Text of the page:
Structurally, Solo is not a Star Wars film which will blow you away.

It's arguable that it was never really trying to be, of course. While the external production and internal timelines are separated, let's not forget that Solo lands only six months after the film where Luke Skywalker dies at the end. How do you top that? Would you want to?

And in a not-unrelated observation, the prequel trilogy struggled against a similar narrative setback - telling a compelling life-or-death story where the audience knows who's alive a few movies later. With Han, Chewie and Lando all having cinematic history on their side, it's left to the supporting players to carve out the drama. Rogue One achieves this admirably. We all knew the Rebels would get the plans to the Tantive IV, but the heroic death toll in that movie goes against cinematic type.

The Kasdans create a great series of scrapes for the young Han Solo, but there's little in this particular movie that'll throw new light on the original trilogy. Seasoned veterans of the Expanded Universe were probably expecting the end-credits to see the Corellian's youthful exuberance crushed, no doubt with his heart broken by Qi'ra, and the cynic we know from A New Hope arriving kicking and screaming into the galaxy at large. But that's not where we are. Sure, he's learned a few lessons (hopefully), but Solo definitely feels like the opening chapter in a longer story. And while this younger hero's adventures will no doubt be continued across various media, this raises the question - do we want an anthology-sequel? Or more to the point, do Lucasfilm want to make an anthology-sequel?

Personally I'd rather they didn't, but that's only because I'm a structural traditionalist. The rumour-de-jour about a Boba Fett movie could fit the bill nicely, expanding the criminal underworld of the GFFA while keeping Han and Chewie as supporting characters, rather than in the spotlight. But since the Hollywood Reporter article at the heart of all this provides no actual citation for its claims, let's not get too carried away with wish-listery just yet.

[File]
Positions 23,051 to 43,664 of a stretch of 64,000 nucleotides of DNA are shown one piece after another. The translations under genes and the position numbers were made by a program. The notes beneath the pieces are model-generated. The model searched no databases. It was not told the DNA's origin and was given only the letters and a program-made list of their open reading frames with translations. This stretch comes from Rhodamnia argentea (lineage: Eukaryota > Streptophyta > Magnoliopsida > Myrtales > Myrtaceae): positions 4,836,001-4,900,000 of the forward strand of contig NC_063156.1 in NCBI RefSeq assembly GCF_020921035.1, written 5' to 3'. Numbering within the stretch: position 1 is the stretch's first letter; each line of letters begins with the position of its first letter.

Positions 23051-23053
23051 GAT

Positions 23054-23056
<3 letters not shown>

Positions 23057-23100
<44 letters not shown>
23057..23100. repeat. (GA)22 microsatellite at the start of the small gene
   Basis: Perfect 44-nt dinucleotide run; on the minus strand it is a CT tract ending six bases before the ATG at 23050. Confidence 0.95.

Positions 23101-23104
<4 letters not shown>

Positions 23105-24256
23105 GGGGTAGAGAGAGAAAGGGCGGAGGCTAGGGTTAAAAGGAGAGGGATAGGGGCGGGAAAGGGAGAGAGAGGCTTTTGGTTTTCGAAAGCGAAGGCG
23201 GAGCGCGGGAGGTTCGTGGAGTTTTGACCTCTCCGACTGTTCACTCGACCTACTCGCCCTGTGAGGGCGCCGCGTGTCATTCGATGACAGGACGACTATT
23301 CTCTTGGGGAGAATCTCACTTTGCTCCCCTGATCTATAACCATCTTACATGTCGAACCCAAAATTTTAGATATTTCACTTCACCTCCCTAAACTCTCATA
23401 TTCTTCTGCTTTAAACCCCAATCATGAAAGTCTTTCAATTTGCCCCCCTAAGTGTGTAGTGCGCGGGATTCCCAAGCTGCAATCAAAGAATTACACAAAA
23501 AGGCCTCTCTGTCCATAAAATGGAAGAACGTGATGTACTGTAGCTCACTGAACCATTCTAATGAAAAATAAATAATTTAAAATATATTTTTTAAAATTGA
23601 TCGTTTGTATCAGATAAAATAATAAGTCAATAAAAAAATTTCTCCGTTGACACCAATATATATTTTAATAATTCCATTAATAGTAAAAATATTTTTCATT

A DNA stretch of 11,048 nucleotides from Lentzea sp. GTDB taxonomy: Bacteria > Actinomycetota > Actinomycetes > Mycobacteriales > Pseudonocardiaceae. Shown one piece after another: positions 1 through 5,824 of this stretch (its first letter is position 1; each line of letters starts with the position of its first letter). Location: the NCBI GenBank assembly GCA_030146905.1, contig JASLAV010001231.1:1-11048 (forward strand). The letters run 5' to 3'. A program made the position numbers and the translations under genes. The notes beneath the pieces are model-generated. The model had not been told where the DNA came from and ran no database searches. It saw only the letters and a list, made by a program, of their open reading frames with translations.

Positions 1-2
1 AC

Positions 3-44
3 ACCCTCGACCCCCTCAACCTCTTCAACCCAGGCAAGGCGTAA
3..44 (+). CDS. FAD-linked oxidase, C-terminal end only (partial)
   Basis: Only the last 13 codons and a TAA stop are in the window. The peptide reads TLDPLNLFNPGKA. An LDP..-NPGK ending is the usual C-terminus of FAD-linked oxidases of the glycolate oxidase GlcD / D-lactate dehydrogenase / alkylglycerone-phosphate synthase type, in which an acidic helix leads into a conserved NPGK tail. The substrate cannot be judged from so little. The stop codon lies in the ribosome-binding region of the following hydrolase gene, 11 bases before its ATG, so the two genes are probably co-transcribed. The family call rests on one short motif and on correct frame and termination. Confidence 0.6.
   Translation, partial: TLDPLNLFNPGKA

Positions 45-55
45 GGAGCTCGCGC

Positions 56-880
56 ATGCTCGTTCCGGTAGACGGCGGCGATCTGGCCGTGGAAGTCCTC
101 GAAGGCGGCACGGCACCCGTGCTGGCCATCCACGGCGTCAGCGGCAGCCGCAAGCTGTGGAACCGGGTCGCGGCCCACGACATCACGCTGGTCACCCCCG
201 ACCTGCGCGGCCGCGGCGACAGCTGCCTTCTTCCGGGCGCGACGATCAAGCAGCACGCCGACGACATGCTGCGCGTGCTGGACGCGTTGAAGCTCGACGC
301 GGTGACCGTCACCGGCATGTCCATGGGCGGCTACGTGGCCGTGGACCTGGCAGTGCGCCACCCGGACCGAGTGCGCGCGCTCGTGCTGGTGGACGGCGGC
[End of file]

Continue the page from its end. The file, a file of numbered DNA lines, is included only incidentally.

Don't get me wrong though, with regards to the worlds, characters and organisations we meet here - and especially the film's final holographic conversation - I definitely want more of that. I'm just not convinced it's a thread which needs Han Solo attached…

So, what sort of thing is it similar to?
The Star Wars's.

Is it worth paying cinema-prices to see?

Is it worth hunting out on DVD, Blu-ray or streaming, though?
Yes, all.

Is this the best work of the cast or director?
Time will tell.

Will we disagree about this film in a pub?

Is there a Wilhelm Scream in it?
There's one bit where I think there might be a cut-off Wilhelm (which was the case for Rogue One, but at this point I'm still not sure…

Yeah but what's the Star Wars connection?
Level 0: It is Star Wars.

…but if you wanted to go round the houses with it, Solo stars Emilia Clarke, who performed voice-work on the Futurama episode 'Stench and Stenchability', as did Phil LaMarr, who was a vocal participant in The Emoji Movie along with Matthew Wood, who also worked on Smurfs: The Lost Village with Dee Bradley Baker, whose dulcet tones can be heard in Postman Pat: The Movie, as can those of David Tennant, who starred in the 2013 TV series Spies Of Warsaw along with Julian Glover, who has 'previous' on that Game Of Thrones, alongside... Emilia Clarke.

And if I HAD to put a number on it…

*1 And hello to The Inquisitor, Jason Isaacs. [ BACK ]

• ^^^ That's dry, British humour, and most likely sarcasm or facetiousness.
• Yen's blog contains harsh language and even harsher notions of propriety. Reader discretion is advised.
• This is a personal blog. The views and opinions expressed here represent my own thoughts (at the time of writing) and not those of the people, institutions or organisations that I may or may not be related with unless stated explicitly.